As of 29 October 2020 there will be no automatic updating of 'selected publications and creative works' from Research Outputs. Please continue to keep your Research Outputs profile up to date.
  • Brock, J. M. R., Morales, N. S., Burns, B. R., & Perry, G. L. W. (2019). The hare, tortoise and crocodile revisited: Tree fern facilitation of conifer persistence and angiosperm growth in simulated forests. Journal of Ecology10.1111/1365-2745.13305
    Other University of Auckland co-authors: Bruce Burns, George Perry
  • Brock, J. M. R., Burns, B. R., Perry, G. L. W., & Lee, W. G. (2019). Gametophyte niche differences among sympatric tree ferns. Biology Letters, 15 (1).10.1098/rsbl.2018.0659
    Other University of Auckland co-authors: Bruce Burns, George Perry
  • Bellve, A., Burns, B., Perry, G., & Brock, J. (2018). The role of perching lilies (epiphytic Astelia spp.) as habitat-formers in northern New Zealand forests. Paper presented at New Zealand Ecological Society conference, Victoria University, Wellington, New Zealand. 25 November - 29 November 2018. Related URL.
    Other University of Auckland co-authors: Bruce Burns, Andre Bellve, George Perry
  • Brock, J. M. R., Perry, G. L. W., Burkhardt, T., & Burns, B. R. (2018). Forest seedling community response to understorey filtering by tree ferns. Journal of Vegetation Science, 29 (5), 887-897. 10.1111/jvs.12671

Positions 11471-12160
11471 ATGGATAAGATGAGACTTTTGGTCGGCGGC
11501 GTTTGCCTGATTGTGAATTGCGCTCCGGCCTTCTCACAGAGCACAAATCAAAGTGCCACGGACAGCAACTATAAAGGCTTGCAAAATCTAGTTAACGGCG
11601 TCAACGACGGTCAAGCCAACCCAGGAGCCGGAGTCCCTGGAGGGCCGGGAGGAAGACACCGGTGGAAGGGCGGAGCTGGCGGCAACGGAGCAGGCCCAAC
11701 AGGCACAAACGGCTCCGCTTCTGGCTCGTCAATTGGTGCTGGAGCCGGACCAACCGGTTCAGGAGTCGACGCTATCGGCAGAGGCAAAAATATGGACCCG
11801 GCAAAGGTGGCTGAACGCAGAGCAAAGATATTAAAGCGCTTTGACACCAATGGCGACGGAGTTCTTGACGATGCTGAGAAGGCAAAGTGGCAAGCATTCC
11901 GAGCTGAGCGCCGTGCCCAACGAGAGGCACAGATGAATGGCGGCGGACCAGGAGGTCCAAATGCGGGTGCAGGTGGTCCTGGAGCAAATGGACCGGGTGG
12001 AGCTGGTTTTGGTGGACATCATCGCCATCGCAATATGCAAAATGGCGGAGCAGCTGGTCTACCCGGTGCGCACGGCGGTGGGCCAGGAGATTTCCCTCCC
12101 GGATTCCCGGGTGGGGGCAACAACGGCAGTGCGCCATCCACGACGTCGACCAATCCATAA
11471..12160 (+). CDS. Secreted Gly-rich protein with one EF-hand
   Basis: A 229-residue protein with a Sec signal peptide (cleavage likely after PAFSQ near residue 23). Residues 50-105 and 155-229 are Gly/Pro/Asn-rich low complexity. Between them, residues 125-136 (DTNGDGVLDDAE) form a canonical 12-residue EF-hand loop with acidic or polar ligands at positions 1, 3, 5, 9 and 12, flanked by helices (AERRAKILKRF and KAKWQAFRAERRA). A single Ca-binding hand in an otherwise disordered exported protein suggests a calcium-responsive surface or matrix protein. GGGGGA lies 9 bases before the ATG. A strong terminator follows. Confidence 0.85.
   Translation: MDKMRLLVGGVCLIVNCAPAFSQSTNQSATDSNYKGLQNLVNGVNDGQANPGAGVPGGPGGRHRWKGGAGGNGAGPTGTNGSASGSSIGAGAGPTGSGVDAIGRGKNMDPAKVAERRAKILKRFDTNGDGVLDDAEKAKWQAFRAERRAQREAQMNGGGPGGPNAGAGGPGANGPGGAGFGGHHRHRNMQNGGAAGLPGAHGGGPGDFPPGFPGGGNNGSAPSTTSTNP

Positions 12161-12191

Other University of Auckland co-authors: Bruce Burns, George Perry
  • Burns, B. R., Brock, J., Ryder, J., & Perry, G. L. M. (2018). Effects of Phytophthora agathidicida infection on the composition and structure of Agathis australis forest. Nathan Homestead, Manurewa, Auckland. 21 July - 21 July 2018. Related URL.
    Other University of Auckland co-authors: Bruce Burns, George Perry
  • Simpkins, C., Lee, F., Powers, B., Anderson, S., Asena, Q., Brock, J., & Perry, G. (2018). Population viability analyses in New Zealand: a review. New Zealand Journal of Ecology, 42 (2).10.20417/nzjecol.42.32
    Other University of Auckland co-authors: Finnbar Lee, George Perry, Sandra Anderson
  • Brock, J. M. R., Perry, G. L. W., Lee, W. G., Schwendenmann, L., & Burns, B. R. (2018). Pioneer tree ferns influence community assembly in northern New Zealand forests. New Zealand Journal of Ecology, 42 (1), 18-30. 10.20417/nzjecol.42.5
    Other University of Auckland co-authors: Bruce Burns, George Perry, Luitgard Schwendenmann
  • Brock, J. M. (2017). The influence of tree ferns on the composition and structure of New Zealand native forests The University of Auckland. ResearchSpace@Auckland.

Contact details

Primary office location

BIOLOGY BUILDING - Bldg 106
Level 1, Room 111C
5 SYMONDS ST
AUCKLAND CENTRAL
AUCKLAND 1010
New Zealand

Web links